Refusing to believe her story about cave-dwelling monsters, the sole survivor of a spelunking exploration gone horribly wrong is forced to follow the authorities back into the caves where something awaits.
Michael J. Reynolds,
A television reporter and her cameraman are assigned to spend the night shift with a Los Angeles Fire Station. After a routine 911 call takes them to a small apartment building, they find police officers already on the scene in response to blood curdling screams coming from one of the apartment units. They soon learn that a woman living in the building has been infected by something unknown. After a few of the residents are viciously attacked, they try to escape with the news crew in tow, only to find that the CDC has quarantined the building. Phones, internet, televisions and cell phone access have been cut-off, and officials are not relaying information to those locked inside. When the quarantine is finally lifted, the only evidence of what took place is the news crew's videotape. Written by
It took 4 hours for Doug Jones to get into his full-body prosthetic. His role required him to film for just one day. See more »
When the bio-suited CDC doctors enter the building, you hear the sounds of a self-contained breathing apparatus. However, the doctors are wearing standard gas masks with NBC filters, which are almost silent and don't use an external air supply. However, on the DVD/Blu-ray commentary for this film, the director/executive producer explain that because there was no musical score for this picture, they chose to "score" it using sound effects throughout. This is evidenced on the filmmaker commentary in the above scene, where the filmmakers further discuss the process by which the post-production sound department began creating sound effects as soon as the film editing process began, thus allowing the editor to "test out different breathing sounds" to see what worked best for dramatic effect. One could deduce that the sound effects used were intentionally inaccurate so as to add to the suspense of the moment rather than to be factually accurate. See more »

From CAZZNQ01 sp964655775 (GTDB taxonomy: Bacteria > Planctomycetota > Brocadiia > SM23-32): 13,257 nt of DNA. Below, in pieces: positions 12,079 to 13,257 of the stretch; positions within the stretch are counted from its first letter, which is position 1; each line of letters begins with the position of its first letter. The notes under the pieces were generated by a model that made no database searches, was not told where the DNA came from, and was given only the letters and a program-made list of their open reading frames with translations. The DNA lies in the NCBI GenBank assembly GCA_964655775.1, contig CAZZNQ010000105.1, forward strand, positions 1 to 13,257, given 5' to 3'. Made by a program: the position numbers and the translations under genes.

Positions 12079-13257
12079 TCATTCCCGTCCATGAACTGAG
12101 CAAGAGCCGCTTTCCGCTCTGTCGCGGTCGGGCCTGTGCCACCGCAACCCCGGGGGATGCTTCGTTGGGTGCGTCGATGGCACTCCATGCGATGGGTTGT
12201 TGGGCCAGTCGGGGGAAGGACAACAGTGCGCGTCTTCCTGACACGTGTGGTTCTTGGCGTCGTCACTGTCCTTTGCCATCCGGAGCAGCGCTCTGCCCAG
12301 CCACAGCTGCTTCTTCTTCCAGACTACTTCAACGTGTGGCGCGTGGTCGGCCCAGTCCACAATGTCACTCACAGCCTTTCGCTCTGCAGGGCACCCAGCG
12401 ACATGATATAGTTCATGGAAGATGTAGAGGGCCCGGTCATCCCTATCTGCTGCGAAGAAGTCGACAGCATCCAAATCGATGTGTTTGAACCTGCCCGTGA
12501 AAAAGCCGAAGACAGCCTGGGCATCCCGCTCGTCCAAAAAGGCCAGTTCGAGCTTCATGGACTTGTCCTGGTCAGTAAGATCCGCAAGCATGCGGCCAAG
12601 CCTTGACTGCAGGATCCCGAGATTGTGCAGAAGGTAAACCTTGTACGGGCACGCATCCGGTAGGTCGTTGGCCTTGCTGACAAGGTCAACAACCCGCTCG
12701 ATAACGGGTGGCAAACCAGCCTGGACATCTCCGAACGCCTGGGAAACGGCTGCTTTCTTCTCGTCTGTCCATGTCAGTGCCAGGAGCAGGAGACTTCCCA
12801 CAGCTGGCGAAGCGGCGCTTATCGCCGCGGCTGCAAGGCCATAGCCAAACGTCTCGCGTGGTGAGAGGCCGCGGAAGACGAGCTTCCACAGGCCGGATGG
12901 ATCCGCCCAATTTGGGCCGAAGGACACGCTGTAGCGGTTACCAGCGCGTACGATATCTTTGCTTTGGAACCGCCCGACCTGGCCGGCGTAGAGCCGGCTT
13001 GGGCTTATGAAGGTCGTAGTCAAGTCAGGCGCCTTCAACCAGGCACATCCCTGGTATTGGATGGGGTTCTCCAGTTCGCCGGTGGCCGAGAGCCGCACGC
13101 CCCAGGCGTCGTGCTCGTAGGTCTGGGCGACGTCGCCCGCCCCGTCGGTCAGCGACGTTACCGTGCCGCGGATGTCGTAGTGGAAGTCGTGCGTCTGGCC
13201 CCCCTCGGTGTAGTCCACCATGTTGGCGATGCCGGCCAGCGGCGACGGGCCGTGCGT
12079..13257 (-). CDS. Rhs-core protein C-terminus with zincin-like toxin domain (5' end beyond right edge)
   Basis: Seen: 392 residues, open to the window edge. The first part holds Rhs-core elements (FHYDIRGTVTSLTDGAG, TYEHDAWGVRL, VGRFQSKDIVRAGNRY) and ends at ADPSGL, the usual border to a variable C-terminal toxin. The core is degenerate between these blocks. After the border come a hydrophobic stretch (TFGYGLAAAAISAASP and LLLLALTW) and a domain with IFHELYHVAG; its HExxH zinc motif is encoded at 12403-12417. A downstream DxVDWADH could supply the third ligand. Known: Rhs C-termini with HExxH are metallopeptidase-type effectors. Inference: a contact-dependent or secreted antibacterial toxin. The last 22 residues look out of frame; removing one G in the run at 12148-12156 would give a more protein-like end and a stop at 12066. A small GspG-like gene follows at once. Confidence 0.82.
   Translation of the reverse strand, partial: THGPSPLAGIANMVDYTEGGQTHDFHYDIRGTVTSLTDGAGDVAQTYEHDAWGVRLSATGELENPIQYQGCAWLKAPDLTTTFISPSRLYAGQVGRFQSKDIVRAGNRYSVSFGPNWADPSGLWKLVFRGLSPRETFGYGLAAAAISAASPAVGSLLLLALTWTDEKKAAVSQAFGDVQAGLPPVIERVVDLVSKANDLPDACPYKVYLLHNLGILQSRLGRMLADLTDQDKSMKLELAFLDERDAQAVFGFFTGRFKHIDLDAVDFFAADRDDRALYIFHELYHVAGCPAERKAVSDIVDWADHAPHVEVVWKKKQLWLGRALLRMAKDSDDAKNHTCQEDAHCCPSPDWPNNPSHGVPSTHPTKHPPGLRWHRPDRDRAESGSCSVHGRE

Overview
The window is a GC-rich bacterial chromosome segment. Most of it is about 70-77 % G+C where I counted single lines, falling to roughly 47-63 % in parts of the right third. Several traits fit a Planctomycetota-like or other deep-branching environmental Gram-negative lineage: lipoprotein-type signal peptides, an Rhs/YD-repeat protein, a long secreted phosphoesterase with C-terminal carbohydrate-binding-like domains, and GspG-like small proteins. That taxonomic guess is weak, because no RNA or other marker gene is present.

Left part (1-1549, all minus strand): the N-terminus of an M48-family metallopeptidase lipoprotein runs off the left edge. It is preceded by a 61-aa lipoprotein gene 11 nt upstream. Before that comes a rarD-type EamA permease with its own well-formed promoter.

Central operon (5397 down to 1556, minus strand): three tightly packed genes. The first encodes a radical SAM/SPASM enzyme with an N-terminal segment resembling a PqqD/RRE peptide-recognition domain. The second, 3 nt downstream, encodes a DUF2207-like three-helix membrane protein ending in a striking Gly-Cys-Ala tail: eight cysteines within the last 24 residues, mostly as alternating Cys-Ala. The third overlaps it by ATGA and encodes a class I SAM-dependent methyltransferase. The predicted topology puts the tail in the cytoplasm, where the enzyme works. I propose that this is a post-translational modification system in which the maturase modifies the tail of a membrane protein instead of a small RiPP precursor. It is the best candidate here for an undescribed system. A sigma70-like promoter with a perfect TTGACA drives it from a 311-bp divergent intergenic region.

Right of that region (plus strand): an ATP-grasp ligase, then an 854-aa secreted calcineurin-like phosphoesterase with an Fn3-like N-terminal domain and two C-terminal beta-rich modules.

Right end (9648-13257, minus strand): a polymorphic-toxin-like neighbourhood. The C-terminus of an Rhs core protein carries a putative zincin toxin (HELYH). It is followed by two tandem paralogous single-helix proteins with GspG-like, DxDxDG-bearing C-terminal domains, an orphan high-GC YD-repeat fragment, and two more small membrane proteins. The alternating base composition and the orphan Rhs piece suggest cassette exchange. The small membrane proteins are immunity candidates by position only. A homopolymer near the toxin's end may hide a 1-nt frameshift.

Overall, it was a pretty good movie. It entertained me, and it had zombie-like people (well, it was actually a virus, like in 28 days/weeks later- but still, that concept of zombies is always awesome). The camera was pretty shaky at times, which was a bit much, and at the end, Jennifer Carpenter, as hot as she is, got pretty annoying with the screams, crying, and hyperventilating. Kind of wish she would have shut up near the end.
Pretty good jumps, some decent little gore parts- so overall, not a bad movie. I would probably buy it on DVD. Obviously no movie is perfect, and everyone will have their own views, likes, and dislikes. If you look at all the other past horror movies, this one isn't too shabby. Look, a movie entertains you, then it did it's job. That's why it's called "entertainment." Just because some jackass on the street says it sucks, and just because it didn't get many "stars," doesn't mean it's a bad movie. Plenty of "bad movies" have entertained the hell out of me- in turn, making them good movies- to me, at least.
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